The Ezekiel Elliott suspension was reinstated on Thursday after the Fifth Circuit Court of Appeals ruled in favor of the NFL to strike down an injunction preventing the implementation of the punishment. The effects could leave the Dallas Cowboys reeling.
Elliott’s six-game suspension begins immediately, pending a legal response. And, while it’s still entirely possible that Elliott can draw out the legal battle and still be allowed to play in 2017, it’s imperative that the Cowboys immediately shift their focus.
If Elliott can find a court sympathetic to their cause that will grant them another temporary restraining order, the fix is simple. You insert him into the starting lineup, no additional preparations necessary.
However, if he can’t go out and find a court battle he can win in time for the Cowboys’ Week 7 tilt with the San Francisco 49ers, getting Alfred Morris and Darren McFadden ready to play isn’t necessarily as easy. So it’s important that their bye week is dedicated to getting the offense ready for life without Elliott.
The Cowboys have been playing in the shadows of the Elliott suspension guillotine all season, so they should be prepared for the transition as best as one could be. But that doesn’t make masking his absence any easier.
Now, the Cowboys have to gameplan around the reality that Morris and McFadden can’t replace Elliott’s explosiveness. The vertical passing game will no longer have the benefit of Elliott and play-action to suck defenders into the box and freeze a defense long enough to attack down the field.
Instead, they’ll have to use Morris and McFadden to stay in manageable down-and-distance situations. They can also use Cole Beasley in the slot on extended handoffs and short and intermediate routes to supplement the relative safety of the running game.
You can also expect Dak Prescott to take a larger role in the running game. Although running him too hard opens Dallas up to the ultimate nightmare scenario of being without both Elliott and Prescott, so you have to make it clear to the quarterback that self-preservation may outweigh extending for the first down in some cases.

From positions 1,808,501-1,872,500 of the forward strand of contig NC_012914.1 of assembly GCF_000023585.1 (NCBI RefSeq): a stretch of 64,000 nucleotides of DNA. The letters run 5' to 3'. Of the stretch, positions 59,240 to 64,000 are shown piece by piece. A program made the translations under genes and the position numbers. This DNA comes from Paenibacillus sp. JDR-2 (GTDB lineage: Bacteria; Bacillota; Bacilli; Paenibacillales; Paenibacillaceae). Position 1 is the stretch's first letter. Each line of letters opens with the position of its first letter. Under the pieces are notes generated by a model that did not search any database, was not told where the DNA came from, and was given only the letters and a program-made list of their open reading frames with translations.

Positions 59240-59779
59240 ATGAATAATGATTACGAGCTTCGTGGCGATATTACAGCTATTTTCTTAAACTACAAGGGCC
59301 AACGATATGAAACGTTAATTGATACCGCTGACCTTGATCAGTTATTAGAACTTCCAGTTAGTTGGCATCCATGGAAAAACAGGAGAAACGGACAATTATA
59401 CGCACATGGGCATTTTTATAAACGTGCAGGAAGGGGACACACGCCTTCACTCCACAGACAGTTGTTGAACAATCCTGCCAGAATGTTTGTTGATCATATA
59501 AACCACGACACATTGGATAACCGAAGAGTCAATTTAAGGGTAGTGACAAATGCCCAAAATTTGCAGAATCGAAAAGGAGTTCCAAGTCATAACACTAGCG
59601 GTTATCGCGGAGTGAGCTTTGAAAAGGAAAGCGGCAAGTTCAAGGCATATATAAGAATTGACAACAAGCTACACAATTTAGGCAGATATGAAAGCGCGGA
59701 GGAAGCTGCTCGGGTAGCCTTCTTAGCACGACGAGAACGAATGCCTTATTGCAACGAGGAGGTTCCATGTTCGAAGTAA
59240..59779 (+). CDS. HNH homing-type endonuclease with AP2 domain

And while the Cowboys offensive line will still play with the expectation of dominating up front, even their focus shifts from getting to the second level to spring a potential big play for Elliott to securing the point of attack and generating a push for the short-to-intermediate gains that can help set up third-and-short.
Of course, Prescott is going to be asked to throw the ball more than ever, as well. That means they’ll need him to complete a higher percentage of his passes (scheming up safe, short and intermediate passing options will be key) and he’ll have to protect the football.
All of this would feel more manageable if the Cowboys had handled the early portion of the schedule and staked themselves a comfortable division lead or even acceptable playoff positioning. Unfortunately, they’re 2-3, so any sort of mass regression without Elliott could provide a disastrous result.
The Cowboys start with an opponent they can handle in the 49ers. But then they go on the road to play the Washington Redskins and then draw three consecutive first-place opponents (the Kansas City Chiefs, Atlanta Falcons and Philadelphia Eagles).
Yes, there is still a chance that Elliott is eligible to play through all of it, which makes things more palatable. However, if he’s not there it requires the offensive execution to be nearly perfect.
So what’s next for the Cowboys is they prep for life without Elliott and hope for the best.
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